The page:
Finally, there is an old adage that says, “Whatever seems too good to be true, usually is (too good to be true) and therefore unrealistic and false. And always back away from anyone or anything that has to be done, right away or on the spot, these are usually scams. Legitimate vendors will be glad to let you think about a purchase before making it. Most purchases can be held off until the next day, so that you have time to do some research and think about the issue.
This past December Project Freedom at Lawrence held their annual tenant holiday party. Thirty tenants plus guests enjoyed a night of fun, music, gifts, food and laughter. With the generous help of volunteers from Notre Dame and Somerville High School, Gene and Michele Menges, Deborah Heart and Lung Hospital and many anonymous supporters, the event went off without a hitch!
As the tenants gathered in the entrance, many were sneaking peeks at the tables filled with gifts, anticipating the auction.
After enjoying a delicious dinner from Chiarello’s, and getting halfway through the Chinese Auction, the star of the night showed up! Santa escorted by his elves from the Slackwood Firehouse came in ringing bells. Santa made sure to stop at every table and take pictures with every tenant! The photos show laughing, smiling and pure bliss. All photos were printed out and delivered to each tenant’s front door to keep the memory of such a joyful evening. One tenant, began to cry as she expressed to Santa that his visit warmed her heart and lifted her spirits.
As Santa completed his rounds becoming clearly over heated by his attire, he stated how deeply moved and honored he felt to be a part of this special evening. Santa said he could go on forever visiting with our tenants as his heart was warmed by the smiles on their faces.
Every tenant went home not only with their own personal gift bag (donated by Michele and Gene Menges) but also with gifts won during our auction. This auction had over 90 gifts up for grabs covering eight tables. These gifts ranged from coloring books to China dinnerware.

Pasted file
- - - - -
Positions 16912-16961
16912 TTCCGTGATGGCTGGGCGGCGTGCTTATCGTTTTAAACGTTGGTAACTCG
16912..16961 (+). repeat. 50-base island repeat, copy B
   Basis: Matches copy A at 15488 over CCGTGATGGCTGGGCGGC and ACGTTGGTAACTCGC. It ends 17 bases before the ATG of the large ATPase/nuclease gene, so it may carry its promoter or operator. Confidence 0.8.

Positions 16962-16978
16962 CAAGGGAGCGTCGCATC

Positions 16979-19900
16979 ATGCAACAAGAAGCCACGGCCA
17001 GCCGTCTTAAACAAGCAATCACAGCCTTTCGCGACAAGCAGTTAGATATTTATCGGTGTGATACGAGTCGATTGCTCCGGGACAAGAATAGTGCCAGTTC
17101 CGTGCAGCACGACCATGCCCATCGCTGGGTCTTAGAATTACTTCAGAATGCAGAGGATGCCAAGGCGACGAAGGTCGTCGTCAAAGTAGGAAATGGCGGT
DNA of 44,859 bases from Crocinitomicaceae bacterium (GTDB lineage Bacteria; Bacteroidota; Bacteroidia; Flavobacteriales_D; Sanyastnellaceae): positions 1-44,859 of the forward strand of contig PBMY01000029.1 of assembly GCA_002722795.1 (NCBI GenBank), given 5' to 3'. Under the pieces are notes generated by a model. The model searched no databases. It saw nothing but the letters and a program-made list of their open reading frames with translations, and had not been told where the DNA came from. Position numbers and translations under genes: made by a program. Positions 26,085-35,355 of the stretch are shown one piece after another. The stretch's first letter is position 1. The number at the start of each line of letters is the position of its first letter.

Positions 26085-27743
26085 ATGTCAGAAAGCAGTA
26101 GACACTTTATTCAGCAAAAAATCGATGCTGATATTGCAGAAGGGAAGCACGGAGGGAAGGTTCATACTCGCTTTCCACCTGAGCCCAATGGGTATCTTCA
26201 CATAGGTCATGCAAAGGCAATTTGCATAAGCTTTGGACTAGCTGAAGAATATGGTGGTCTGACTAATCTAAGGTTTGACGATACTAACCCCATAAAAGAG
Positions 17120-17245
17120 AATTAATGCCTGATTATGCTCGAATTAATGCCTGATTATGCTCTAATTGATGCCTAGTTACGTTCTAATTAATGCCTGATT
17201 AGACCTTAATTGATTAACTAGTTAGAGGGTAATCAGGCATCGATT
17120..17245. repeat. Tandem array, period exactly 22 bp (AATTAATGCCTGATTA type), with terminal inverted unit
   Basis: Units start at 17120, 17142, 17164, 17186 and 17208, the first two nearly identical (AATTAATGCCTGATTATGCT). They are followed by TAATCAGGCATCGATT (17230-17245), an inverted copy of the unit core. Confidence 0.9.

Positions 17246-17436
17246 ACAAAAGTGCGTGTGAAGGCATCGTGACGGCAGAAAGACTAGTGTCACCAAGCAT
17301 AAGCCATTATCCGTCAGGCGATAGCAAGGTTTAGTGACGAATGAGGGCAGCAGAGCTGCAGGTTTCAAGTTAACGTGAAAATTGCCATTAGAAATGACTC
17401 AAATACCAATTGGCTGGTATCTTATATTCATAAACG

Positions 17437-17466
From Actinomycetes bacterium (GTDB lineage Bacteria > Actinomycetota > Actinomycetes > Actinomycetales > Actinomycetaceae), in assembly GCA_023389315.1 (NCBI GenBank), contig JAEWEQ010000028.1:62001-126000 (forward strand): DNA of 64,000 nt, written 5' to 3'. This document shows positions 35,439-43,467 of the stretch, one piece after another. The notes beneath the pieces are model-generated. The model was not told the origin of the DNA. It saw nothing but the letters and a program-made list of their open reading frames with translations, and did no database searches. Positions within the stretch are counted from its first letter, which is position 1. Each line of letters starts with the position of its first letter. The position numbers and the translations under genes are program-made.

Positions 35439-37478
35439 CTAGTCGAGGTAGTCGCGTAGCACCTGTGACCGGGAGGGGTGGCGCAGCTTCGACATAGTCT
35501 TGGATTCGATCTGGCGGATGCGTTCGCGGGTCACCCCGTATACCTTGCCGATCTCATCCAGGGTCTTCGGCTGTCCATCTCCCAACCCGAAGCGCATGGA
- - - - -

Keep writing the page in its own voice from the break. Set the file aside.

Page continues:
None of this would have been possible without the generosity and selflessness of Deborah Heart and Lung Hospital! For the third year, the nurses and aides at Deborah have gone to extreme lengths to make a significant difference in the lives of so many. The hospital staff members not only donated gifts but also their time to help our tenants have an amazing and memorable holiday season. Staff and tenants at Project Freedom would like to thank these angels for all they do.
“Always ask people if they need help.” by Jenavieve Hatch, MotherJones.com, December 30, 2018
Several of the 88 people killed in the Camp fire that devastated Butte County, California, in November had disabilities.
Their deaths were only the latest example of a tragic reality: When disaster strikes, people with disabilities are disproportionately affected. There are no statistics that show how many disabled people in the US say they could easily evacuate in an emergency, but around the world, just 20 percent of disabled people say they would be able to do so. And only 31 percent said they would have someone to help them in an emergency, according to a 2013 United Nations global survey. Click Here to read more.